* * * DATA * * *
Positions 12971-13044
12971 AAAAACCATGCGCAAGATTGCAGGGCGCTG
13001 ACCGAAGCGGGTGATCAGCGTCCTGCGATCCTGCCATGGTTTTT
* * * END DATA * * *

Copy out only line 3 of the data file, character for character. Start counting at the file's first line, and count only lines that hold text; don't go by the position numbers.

13001 ACCGAAGCGGGTGATCAGCGTCCTGCGATCCTGCCATGGTTTTT